I'd re-think associating a card that carries an annual fee with the term "sub-prime".
    Here's why:
    1. Even if your FICO scores 900 and you make $1M a year, you won't get a decent air mileage card w/o paying an annual fee.

    2. The most prestigious charge cards (or semi-charge cards) carry an annual fee: Amex Platinum, Visa Signature, etc.

    Also, having only 2 categories (either prime or sub-prime) is not enough to classify a given card. Even a lame $500 Cap1 card is so much better than a Net 1st or 1st Premier. Yet if we used common terminology, we'd call both sub-prime. Some suggested the term "sub sub-prime" to describe the latter. They'll have to come up with a catchier term...

  11. Momof3

    Momof3 Well-Known Member

    RE: Ok, How do I get there?

    Well I have the Aria platinum card, 5K limit no annual fee and a fixed rate of 7.9%, that to me is a prime card:)

  12. Jim

    Jim Well-Known Member

    You are so right mom!!!

    I wish I had one.
  13. Donna

    Donna Well-Known Member

    It Ain't Easy


    Climbing out of the basement sure isn't easy. Probably, the three most ingredients you'll need are time, patience and hard work.

    The more time that passes, the less impact derogatory remarks will have on your credit scores and, as you know, eventually, they will come off your reports completely.

    Patience...This one is hard. But while you're waiting for time to pass, you've gotta be patient, struggling along in the sub prime world.

    You've done the right thing by getting cards from Providian and Cap One. They will help in the rebuilding process.

    Hard work...This too is important. Get your credit reports, if you haven't already; look them over and start disputing some of the negative items. hehehe The patience I mentioned earlier applies here, too. The bureaus can be tough but you have to remain resolute and tenacious.

    Time for me to leave work. I hope this helps a little. Believe me, I've had my own credit struggles and I'm still digging my way out. Fortunately, I'm starting to see daylight.

  14. Darrell

    Darrell Guest

    I once had a First Premier subprime card whose interest rate was 13.4 percent. At the same time, I had a Wells Fargo "prime" card whose rate was 18.9 percent.

    Bottom line: Wells had a better name, but First Premier was less costly on months I carried a balance.

    If I had to do it all over again today, I'd keep open the First Premier card for its lengthy history, despite the meager $400 line and vanity concerns. Why? Because a card with a low limit, coupled with discipline, is a safeguard against overspending. Besides, closing down lines as a theoretical means of increasing the FICO score is overrated.

    While it is true I enjoy the prestige of holding major prime cards with high limits, it is equally true that such cards encourage overspending.

    A friend of mine who'd worked hard to rebuild "A" credit for 10 years declared BK last week. High-limit cards got the best of him -- again.
  15. Cadillac408

    Cadillac408 Well-Known Member

    Prime (prim) adj. 1. First in quality, importance, rank, or time.

    Prime Rate: The Prime Rate is the interest rate charged by banks to their most *creditworthy* customers (usually the most prominent and stable business customers). The rate is almost always the same amongst major banks. Adjustments to the prime rate are made by banks at the same time; although, the prime rate does not adjust on any regular basis. The rates reported below are based upon the prime rates on the first day of each respective month. Prime rate as of 5/17/2000 is 9.50% (It might be different now since this post is from November 00)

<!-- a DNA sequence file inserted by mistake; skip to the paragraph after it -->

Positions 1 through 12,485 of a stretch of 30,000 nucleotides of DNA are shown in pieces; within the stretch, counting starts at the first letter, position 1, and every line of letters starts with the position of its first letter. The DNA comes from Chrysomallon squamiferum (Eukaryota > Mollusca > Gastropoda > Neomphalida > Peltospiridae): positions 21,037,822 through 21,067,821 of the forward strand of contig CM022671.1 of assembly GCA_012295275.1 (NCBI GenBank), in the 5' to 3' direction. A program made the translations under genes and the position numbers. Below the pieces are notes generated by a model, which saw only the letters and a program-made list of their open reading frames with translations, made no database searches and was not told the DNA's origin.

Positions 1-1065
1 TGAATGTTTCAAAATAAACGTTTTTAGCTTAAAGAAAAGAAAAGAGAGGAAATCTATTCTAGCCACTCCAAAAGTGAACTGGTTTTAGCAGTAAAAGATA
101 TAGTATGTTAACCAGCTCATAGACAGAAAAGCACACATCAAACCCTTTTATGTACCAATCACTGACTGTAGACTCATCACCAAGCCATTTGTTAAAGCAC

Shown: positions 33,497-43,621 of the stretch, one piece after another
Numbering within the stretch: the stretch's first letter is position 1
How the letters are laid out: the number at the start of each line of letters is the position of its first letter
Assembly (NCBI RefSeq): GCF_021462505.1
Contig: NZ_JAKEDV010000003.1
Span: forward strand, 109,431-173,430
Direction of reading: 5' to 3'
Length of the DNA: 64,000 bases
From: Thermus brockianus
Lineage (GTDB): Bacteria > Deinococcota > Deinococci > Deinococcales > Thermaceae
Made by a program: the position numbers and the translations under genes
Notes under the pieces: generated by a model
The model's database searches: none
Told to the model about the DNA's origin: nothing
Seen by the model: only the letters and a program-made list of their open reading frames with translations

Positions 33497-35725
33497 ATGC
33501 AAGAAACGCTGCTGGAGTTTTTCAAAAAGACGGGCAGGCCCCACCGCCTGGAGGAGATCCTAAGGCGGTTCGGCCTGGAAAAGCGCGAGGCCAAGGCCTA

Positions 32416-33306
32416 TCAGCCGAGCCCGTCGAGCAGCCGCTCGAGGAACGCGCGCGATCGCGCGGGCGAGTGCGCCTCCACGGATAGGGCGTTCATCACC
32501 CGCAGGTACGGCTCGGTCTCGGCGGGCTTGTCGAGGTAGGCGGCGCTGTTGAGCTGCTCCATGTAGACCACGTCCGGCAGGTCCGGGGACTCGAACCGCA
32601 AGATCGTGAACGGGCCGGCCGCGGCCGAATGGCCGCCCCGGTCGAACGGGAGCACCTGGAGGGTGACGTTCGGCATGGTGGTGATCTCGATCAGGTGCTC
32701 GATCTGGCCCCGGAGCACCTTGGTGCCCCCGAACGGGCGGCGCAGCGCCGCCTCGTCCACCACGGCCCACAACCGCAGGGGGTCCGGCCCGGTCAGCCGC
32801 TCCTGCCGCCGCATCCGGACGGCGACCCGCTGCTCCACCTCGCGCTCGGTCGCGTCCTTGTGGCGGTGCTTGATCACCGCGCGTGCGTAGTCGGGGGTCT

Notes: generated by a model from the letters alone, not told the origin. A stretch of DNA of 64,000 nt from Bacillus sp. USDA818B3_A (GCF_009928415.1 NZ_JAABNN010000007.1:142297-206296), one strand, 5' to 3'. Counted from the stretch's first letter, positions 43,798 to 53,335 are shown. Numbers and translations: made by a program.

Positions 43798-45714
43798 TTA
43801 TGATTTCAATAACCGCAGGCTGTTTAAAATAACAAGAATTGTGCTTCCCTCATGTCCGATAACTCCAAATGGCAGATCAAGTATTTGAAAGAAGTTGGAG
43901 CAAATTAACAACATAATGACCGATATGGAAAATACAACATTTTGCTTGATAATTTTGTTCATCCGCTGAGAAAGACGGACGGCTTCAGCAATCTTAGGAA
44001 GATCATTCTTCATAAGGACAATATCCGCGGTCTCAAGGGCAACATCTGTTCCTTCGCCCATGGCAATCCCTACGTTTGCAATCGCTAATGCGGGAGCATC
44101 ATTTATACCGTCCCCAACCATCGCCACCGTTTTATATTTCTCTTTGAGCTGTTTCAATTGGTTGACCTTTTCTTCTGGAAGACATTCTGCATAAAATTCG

So, Citibank is considered by most as a "Prime" bank (according to the definition above). As far as their interest rates are concerned, does anyone have a card from Citibank w/ a 9.50% *Prime* interest rate??

    So, I am under the impression that you can be a "Prime" bank but not have *Prime* rates. What I find interesting is that people on this board consider Capital One as a "Sub Prime" bank but I noticed that their Platinum card has an interest rate of 9.9% fixed????? That's seems to be *prime* to me! All the rest of their cards APRs are highway robbery!

    I guess what it boils down to is what's most important to you: Your interest rate or the Prestige of your Bank. No one is going to care if you have a Prividian Platinum w/ a 9.9% interest rate because all they know is the name *Providian* and the stigma that surrounds the name, hence have people automatically assume that your credit is finished! Pull out the Am/Ex Optima Platinum card card w/ a 17.49% interest rate and people will assume that you have AAA credit! But what about that 17.49% interest rate though? Sure people have had it negotiated down but still...miss one payment with them and your APR just became 23.99% (the same as Providian!). Just a thought....
  16. Cadillac408

    Cadillac408 Well-Known Member

    Prime Rate

    Just checked:

    The last reported rate is: 8.50%
    Effective since February 1, 2001
  17. RichGuy

    RichGuy Guest

    RE: Catchier Term?

    Catchier term for First Premier, FNB/Marin, and other cards that impose multiple fees but offer almost no credit?

    For the Cards: Clunkers?
    Scarlet Letters?
    Weekend Passes?
    Pawnshop Specials?

    For the Banks: Halfway Houses?
    Salvage Yards?
    Nosebleed Section?
    Soup Kitchens?

    The possibilities are endless!